Another one gone: Occupy Philly camp joins list of cleared camps
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Police dismantled the Occupy Philly encampment outside Philadelphia’s City Hall early Wednesday, moving in shortly after midnight and driving out scores of people who had defied a Sunday evening deadline to take down their tents and leave.
About 50 people were arrested, most of them after scattering from the encampment and staging an impromptu march through downtown, the Philadelphia Inquirer reported. Three police officers reportedly suffered minor injuries, and some protesters were injured as well, none seriously.
Occupy Philly’s dismantling came the same night that police in Los Angeles removed Occupy LA demonstrators from their own camp; both cities’ actions were the latest in a nationwide series of similar raids that have taken place in the last month.
Mayors and police officials have cited safety concerns and noise issues as among the reasons for cracking down on the camps, which began springing up in mid-September and initially enjoyed mostly cordial relations with local political leaders.
In Philadelphia, Mayor Michael Nutter’s patience with Occupy Philly began running out a couple of weeks ago after a man was arrested for a reported rape at the camp. Nutter also accused Occupy Philly in recent days of blocking a long-planned renovation project for Dilworth Plaza, where the protesters were camping -- a project he said would give jobs to the working-class people that Occupy Philly claimed to represent.
Nutter said that when the group first set up its tents Oct. 6, it had promised city officials that protesters would abide by local regulations and not stand in the way of the renovation.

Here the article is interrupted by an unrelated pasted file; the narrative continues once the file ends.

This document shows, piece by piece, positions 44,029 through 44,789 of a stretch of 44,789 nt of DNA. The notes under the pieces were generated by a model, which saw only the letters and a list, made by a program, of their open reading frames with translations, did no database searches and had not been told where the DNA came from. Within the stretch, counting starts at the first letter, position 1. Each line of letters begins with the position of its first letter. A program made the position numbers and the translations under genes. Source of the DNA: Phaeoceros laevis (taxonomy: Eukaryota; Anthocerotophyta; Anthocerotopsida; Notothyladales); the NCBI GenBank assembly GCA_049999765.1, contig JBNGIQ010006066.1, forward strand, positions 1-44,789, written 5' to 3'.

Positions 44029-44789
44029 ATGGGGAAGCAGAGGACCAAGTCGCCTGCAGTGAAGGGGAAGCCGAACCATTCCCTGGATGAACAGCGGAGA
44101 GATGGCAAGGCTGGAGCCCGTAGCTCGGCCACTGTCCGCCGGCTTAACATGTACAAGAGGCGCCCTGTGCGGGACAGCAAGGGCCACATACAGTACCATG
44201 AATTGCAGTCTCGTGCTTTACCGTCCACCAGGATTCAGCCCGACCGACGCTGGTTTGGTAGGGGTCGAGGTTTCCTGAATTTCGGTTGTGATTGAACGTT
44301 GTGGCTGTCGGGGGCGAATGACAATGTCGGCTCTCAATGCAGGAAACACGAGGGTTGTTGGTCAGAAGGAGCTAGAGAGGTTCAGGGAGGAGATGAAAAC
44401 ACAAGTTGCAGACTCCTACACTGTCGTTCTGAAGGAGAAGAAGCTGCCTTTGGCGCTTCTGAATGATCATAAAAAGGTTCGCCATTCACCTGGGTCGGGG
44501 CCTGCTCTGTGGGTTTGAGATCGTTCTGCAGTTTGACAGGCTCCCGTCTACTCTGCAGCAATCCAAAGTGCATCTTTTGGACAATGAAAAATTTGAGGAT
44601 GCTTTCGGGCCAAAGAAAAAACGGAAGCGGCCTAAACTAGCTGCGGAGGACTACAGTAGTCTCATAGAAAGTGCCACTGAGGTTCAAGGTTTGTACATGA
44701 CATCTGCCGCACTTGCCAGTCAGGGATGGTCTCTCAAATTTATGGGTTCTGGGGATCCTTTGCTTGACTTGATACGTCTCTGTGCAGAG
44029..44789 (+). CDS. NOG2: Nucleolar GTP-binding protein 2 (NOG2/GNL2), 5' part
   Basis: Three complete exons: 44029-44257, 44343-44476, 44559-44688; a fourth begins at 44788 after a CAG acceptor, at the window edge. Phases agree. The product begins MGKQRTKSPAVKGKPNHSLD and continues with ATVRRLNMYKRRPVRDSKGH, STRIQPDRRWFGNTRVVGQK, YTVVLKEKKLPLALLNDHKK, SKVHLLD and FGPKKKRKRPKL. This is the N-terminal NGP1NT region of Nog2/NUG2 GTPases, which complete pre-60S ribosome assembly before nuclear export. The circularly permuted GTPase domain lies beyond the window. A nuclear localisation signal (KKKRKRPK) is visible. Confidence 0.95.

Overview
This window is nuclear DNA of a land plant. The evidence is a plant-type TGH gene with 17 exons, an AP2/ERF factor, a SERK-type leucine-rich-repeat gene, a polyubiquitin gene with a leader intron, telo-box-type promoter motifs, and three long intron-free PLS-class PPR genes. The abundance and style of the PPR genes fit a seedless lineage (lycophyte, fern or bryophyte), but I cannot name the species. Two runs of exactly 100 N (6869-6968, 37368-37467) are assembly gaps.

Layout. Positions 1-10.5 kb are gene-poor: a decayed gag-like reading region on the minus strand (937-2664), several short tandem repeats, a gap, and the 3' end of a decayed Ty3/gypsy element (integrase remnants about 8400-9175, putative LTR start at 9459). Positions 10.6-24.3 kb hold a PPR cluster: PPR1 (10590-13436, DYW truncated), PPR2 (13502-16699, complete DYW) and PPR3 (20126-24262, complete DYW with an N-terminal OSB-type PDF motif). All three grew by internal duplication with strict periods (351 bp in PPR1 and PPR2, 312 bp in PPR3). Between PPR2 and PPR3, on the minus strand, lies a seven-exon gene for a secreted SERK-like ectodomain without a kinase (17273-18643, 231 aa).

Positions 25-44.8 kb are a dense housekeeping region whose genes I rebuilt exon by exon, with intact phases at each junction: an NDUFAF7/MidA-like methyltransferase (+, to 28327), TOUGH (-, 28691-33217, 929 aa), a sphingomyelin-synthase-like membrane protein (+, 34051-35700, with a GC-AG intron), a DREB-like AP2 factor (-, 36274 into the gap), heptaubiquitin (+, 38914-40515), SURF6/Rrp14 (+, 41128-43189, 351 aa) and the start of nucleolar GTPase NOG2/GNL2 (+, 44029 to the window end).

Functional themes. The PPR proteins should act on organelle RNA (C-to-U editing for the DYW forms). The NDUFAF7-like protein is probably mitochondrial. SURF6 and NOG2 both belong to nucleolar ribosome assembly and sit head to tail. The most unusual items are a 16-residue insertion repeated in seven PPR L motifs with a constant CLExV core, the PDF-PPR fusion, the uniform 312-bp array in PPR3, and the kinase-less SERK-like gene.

The city tried to persuade the protesters to move to nearby Thomas Paine Plaza but mandated that even if they moved, they could not camp at the site and their demonstrations could only take place from 9 a.m. to 7 p.m. Occupy Philly rejected the proposal, setting the stage for a showdown.
The dismantling began about 1 a.m. and was preceded by three warnings from police that campers had to leave. That prompted some protesters to link arms and begin marching through downtown while chanting, ‘Get up, get down, there’s revolution in this town,’ and ‘This is what a police state looks like.’
Tensions peaked when marchers looped back to Dilworth Plaza, where they pushed through metal barricades erected by police trying to prevent them from reoccupying the site. Officers on bicycles and on horseback faced off with the protesters while workers dismantled the roughly 75 tents remaining and cleared the plaza of other personal items.
Police Commissioner Charles H. Ramsey said the raid was conducted overnight in hopes of preventing major disruptions. ‘We want to try to minimize any conflict. So it just made sense to do it early in the morning, when the businesses are closed,’ he said.
-- Tina Susman in New York